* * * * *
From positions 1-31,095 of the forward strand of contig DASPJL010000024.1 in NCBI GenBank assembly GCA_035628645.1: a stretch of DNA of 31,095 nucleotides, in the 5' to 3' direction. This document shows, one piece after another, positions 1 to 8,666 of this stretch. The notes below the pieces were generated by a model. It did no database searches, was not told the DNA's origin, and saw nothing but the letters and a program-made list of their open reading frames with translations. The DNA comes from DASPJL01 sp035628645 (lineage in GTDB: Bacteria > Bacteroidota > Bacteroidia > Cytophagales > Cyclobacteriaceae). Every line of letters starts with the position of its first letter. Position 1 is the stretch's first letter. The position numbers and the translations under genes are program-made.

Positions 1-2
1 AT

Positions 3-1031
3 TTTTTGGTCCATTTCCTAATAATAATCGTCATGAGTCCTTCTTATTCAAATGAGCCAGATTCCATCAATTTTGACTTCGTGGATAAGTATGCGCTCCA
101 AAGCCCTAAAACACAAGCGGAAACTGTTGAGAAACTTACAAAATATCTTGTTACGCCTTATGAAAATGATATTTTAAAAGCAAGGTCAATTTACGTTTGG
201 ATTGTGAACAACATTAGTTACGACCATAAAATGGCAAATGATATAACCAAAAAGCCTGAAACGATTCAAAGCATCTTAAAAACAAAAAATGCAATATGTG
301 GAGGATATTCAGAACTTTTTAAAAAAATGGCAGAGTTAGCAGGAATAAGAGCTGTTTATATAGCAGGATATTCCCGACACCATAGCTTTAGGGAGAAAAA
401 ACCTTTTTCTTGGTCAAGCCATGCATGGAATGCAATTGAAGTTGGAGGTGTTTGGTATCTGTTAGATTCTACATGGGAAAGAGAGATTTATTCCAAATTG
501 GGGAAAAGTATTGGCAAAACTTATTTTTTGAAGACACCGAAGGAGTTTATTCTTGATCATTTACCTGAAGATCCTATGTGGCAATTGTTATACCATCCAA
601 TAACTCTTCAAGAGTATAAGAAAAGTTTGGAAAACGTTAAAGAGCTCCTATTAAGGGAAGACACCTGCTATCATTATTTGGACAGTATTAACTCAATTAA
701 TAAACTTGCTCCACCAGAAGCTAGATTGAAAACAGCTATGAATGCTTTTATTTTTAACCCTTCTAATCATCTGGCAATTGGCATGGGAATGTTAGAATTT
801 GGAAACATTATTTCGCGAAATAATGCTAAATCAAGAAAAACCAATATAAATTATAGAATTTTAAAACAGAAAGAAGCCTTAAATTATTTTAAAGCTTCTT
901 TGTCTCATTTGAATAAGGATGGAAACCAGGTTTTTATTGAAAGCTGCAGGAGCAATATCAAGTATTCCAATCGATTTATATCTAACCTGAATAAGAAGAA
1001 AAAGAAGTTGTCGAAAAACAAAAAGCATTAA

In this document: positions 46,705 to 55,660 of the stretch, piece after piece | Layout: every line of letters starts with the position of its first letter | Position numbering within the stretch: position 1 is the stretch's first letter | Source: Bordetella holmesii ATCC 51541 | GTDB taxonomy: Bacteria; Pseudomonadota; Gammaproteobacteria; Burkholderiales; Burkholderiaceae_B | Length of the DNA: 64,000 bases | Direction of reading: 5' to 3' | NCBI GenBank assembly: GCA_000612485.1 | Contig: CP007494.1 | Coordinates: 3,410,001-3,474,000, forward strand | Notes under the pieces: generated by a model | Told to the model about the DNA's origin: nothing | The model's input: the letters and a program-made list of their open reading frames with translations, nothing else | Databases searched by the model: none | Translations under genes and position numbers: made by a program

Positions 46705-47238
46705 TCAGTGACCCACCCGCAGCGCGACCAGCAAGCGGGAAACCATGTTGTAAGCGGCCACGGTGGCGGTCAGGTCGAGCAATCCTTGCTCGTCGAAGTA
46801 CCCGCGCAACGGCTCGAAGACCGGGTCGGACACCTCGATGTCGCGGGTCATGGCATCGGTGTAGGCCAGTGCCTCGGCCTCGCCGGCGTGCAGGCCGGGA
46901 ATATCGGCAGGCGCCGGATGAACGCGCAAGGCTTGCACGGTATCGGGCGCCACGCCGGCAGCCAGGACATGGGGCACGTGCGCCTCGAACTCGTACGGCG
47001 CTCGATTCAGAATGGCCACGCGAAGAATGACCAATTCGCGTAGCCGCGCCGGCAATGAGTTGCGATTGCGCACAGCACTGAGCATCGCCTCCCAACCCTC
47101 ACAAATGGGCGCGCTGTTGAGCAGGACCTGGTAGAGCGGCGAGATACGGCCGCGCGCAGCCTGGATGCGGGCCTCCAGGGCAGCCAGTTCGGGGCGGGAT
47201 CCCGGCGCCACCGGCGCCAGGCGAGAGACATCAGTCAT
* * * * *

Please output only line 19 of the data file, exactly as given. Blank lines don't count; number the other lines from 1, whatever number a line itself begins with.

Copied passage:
46801 CCCGCGCAACGGCTCGAAGACCGGGTCGGACACCTCGATGTCGCGGGTCATGGCATCGGTGTAGGCCAGTGCCTCGGCCTCGCCGGCGTGCAGGCCGGGA